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Japanese Olympic Marathon Teams Announced

by Brett Larner

The big news in Japanese distance running today was the announcement of the Japanese women’s and men’s marathon teams for the Beijing Olympics. There were four contenders for each team, both including a tough decision. The results were, for better or worse, unsurprising.

On the women’s side, two of the three slots were taken by Reiko Tosa of Team Mitsui Sumitomo Kaijo, who was guaranteed when she won a bronze medal at the Osaka World Championships last summer, and defending Olympic gold medalist Mizuki Noguchi of Team Sysmex, who had an incredible course record win at the Tokyo International Women’s marathon in November to effectively seal a position. The last slot was a toss-up between Tenmaya teammates Tomo Morimoto, top Japanese but 2nd overall in January’s Osaka International Women’s Marathon where she ran 2:25:34, and 21-year old Yurika Nakamura, who won her marathon debut yesterday at the Nagoya International Women’s Marathon in 2:25:51. While the experienced Morimoto’s time was faster, the selection committee at Rikuren placed higher emphasis on rookie Nakamura’s win. Her 1:11:08 2nd half, a 3 1/2 minute negative split, was surely also a factor. Morimoto is thus consigned to alternate status.

From this it seems that Rikuren’s criteria are good results in a world-level event or a win in one of the three selection races over a fast time. No men medaled in the World Championships or won a selection race, but the selection criteria for them were evidently not simply based upon time. Tsuyoshi Ogata of Team Chugoku Denryoku was chosen based on his 5th in the World Championships last summer, a fair performance but not especially impressive when you consider how easily he was dropped in the final kilometers by eventual 3rd and 4th place finishers Viktor Rothlin and Yared Asmeron. Atsushi Sato, also of Team Chugoku Denryoku, was all but guaranteed a slot thanks to his 2:07:13 3rd place finish at the Fukuoka International Marathon in December. Satoshi Osaki of Team NTT Nishi Nihon was named to the 3rd spot after his 2:08:36 3rd place finish in the Biwako Mainichi Marathon and his 6th in the World Championships. Left over in the alternate spot, unfortunately, is newcomer Arata Fujiwara who had a stellar run in the Tokyo Marathon where he finished 2nd in 2:08:40.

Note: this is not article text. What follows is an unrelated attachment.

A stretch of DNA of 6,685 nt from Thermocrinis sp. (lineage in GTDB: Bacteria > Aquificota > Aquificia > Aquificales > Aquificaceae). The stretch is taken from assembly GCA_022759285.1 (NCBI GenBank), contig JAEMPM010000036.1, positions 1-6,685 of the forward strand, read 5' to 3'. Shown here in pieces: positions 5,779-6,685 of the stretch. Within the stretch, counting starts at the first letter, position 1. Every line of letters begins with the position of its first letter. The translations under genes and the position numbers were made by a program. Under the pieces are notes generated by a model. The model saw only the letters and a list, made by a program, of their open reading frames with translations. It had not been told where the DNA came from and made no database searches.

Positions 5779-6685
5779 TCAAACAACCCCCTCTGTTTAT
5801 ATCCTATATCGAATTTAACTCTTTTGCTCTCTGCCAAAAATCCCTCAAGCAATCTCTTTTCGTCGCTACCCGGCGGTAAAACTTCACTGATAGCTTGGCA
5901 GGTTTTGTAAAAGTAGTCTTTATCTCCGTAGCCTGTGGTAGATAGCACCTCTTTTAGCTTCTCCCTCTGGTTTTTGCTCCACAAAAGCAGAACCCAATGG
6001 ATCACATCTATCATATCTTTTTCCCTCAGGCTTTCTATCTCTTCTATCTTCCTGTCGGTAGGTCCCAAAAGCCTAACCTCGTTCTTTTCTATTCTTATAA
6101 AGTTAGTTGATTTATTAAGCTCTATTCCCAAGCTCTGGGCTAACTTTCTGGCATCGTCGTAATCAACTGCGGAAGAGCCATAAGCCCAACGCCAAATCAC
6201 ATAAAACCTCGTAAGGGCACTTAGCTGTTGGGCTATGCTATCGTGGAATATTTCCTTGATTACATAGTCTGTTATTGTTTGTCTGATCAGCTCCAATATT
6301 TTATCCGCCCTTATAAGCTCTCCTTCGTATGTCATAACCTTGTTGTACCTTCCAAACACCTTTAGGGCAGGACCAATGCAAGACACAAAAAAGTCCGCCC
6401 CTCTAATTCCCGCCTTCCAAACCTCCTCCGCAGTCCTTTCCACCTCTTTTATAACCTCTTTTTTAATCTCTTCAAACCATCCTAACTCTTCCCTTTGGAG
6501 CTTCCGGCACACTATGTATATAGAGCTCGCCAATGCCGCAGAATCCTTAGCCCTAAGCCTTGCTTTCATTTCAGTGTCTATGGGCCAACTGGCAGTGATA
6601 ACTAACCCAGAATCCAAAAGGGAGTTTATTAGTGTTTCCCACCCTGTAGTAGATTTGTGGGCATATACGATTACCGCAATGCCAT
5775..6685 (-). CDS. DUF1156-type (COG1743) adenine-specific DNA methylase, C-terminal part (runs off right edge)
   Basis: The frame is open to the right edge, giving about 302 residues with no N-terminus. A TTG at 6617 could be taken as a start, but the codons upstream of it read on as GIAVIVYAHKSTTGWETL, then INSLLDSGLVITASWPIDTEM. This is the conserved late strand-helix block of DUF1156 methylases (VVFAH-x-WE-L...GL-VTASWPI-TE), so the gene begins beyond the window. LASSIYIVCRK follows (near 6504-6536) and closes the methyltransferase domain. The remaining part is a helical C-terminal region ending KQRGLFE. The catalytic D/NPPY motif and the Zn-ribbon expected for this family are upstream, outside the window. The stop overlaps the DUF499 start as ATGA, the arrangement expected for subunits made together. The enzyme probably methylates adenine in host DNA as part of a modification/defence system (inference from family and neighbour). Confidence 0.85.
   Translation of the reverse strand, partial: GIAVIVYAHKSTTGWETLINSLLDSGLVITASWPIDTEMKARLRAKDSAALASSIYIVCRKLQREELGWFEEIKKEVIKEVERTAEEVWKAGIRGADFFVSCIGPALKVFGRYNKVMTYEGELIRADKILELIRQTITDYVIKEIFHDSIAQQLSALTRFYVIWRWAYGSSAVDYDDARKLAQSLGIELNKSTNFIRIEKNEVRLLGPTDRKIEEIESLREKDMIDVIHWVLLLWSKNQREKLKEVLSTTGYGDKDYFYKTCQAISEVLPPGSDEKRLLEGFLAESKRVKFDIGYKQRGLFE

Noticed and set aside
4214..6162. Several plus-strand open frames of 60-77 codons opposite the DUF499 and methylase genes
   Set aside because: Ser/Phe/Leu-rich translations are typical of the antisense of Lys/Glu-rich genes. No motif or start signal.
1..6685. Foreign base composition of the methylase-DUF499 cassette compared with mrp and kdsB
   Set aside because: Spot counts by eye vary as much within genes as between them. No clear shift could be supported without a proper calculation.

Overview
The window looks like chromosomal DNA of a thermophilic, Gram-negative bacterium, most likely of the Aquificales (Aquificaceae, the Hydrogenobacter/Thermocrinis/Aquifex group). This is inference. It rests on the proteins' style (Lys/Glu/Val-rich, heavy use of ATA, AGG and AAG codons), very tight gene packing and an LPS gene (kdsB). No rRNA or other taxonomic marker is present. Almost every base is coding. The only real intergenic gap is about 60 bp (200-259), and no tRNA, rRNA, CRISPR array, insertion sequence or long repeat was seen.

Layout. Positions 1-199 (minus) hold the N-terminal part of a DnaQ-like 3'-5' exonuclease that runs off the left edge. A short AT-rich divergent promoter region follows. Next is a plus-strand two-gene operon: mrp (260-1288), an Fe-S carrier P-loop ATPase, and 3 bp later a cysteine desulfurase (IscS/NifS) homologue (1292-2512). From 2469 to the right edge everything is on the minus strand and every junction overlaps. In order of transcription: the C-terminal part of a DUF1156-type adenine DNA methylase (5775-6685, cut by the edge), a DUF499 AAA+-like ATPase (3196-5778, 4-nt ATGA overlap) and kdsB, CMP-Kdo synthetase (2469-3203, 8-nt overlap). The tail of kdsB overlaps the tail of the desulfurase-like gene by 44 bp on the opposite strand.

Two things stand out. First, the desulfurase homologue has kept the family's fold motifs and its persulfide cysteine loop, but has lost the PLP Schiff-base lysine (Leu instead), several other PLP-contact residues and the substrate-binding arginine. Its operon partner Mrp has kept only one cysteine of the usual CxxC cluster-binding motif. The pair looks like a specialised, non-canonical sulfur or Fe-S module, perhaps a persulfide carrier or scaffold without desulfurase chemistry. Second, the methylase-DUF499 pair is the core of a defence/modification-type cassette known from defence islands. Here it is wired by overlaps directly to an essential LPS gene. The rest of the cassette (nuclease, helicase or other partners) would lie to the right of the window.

Osaki’s time was only 4 seconds faster than Fujiwara’s, but Fujiwara finished higher and, subjectively, ran a far more impressive race. The more controversial decision is Ogata’s selection over Fujiwara. Ogata’s result in the World Championships was good, but ultimately he was in contention for a medal and failed. Rikuren officials specifically said that Ogata was chosen over Fujiwara for the former's depth of experience and past achievement. Precedent supports this decision. Team Chugoku Denryoku's Shigeru Aburaya was 5th in the 2003 Paris World Championships and was picked for the Athens Olympic team over national record holder Toshinari Takaoka's 3rd place 2:07:59 qualifier; Aburaya duly went on to come in 5th in Athens, the top Japanese placing. Ogata is a reliable runner and says he will run well in Beijing, but 5th place is not a medal.

The media and officials frequently talk about how Japanese men aren’t as good as the women; while they took a risk and added a rookie to the women’s team, Rikuren missed a chance to cultivate a talented new man by choosing a veteran with a history of passable results and a weaker qualifier instead. This has to be a bit discouraging to the younger generations of runners. It would be wonderful to see New York or Chicago pick up Arata Fujiwara this fall and give him the chance he deserves.

(c) 2008 Brett Larner
all rights reserved


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2018 Japanese Distance Rankings - Updated 11/11/18

JRN's 2018 Japanese track and road distance running rankings. Overall rankings are calculated using runners' times and placings in races over 5000 m, 10000 m, half-marathon and marathon and the strength of these performances relative to others in the top ten in each category. Click any image to enlarge.

Past years:
2017 ・ 2016 ・2015 ・ 2014 ・ 2013 ・ 2012 ・ 2011

© 2018 Brett Larner, all rights reserved

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